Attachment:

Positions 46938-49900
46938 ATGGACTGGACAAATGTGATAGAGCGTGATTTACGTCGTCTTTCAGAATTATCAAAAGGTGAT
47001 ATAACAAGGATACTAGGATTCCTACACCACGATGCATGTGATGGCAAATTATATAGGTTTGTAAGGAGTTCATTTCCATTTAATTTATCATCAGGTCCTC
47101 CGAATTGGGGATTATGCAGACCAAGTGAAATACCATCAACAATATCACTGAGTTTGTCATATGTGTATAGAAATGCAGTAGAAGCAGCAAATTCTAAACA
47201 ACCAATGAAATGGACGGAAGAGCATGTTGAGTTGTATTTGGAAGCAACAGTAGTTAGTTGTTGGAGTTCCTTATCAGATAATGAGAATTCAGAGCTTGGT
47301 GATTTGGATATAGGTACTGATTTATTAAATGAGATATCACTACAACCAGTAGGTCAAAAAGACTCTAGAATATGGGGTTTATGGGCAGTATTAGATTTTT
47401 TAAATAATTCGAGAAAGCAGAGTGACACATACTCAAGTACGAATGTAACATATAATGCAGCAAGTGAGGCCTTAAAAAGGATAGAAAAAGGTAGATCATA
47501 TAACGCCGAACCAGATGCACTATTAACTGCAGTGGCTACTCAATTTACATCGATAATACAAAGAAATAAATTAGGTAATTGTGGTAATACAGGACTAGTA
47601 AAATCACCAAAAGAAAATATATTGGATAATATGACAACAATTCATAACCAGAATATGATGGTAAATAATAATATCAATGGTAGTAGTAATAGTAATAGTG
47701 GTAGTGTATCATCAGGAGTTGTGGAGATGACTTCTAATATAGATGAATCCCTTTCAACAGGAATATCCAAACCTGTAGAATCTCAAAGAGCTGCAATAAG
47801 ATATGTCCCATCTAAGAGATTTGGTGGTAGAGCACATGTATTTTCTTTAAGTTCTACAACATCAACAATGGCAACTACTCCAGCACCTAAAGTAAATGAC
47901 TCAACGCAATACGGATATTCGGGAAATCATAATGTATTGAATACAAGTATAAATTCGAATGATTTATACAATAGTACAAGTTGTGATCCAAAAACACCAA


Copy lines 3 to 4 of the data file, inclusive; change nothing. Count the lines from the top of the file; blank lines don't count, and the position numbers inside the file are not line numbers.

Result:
47001 ATAACAAGGATACTAGGATTCCTACACCACGATGCATGTGATGGCAAATTATATAGGTTTGTAAGGAGTTCATTTCCATTTAATTTATCATCAGGTCCTC
47101 CGAATTGGGGATTATGCAGACCAAGTGAAATACCATCAACAATATCACTGAGTTTGTCATATGTGTATAGAAATGCAGTAGAAGCAGCAAATTCTAAACA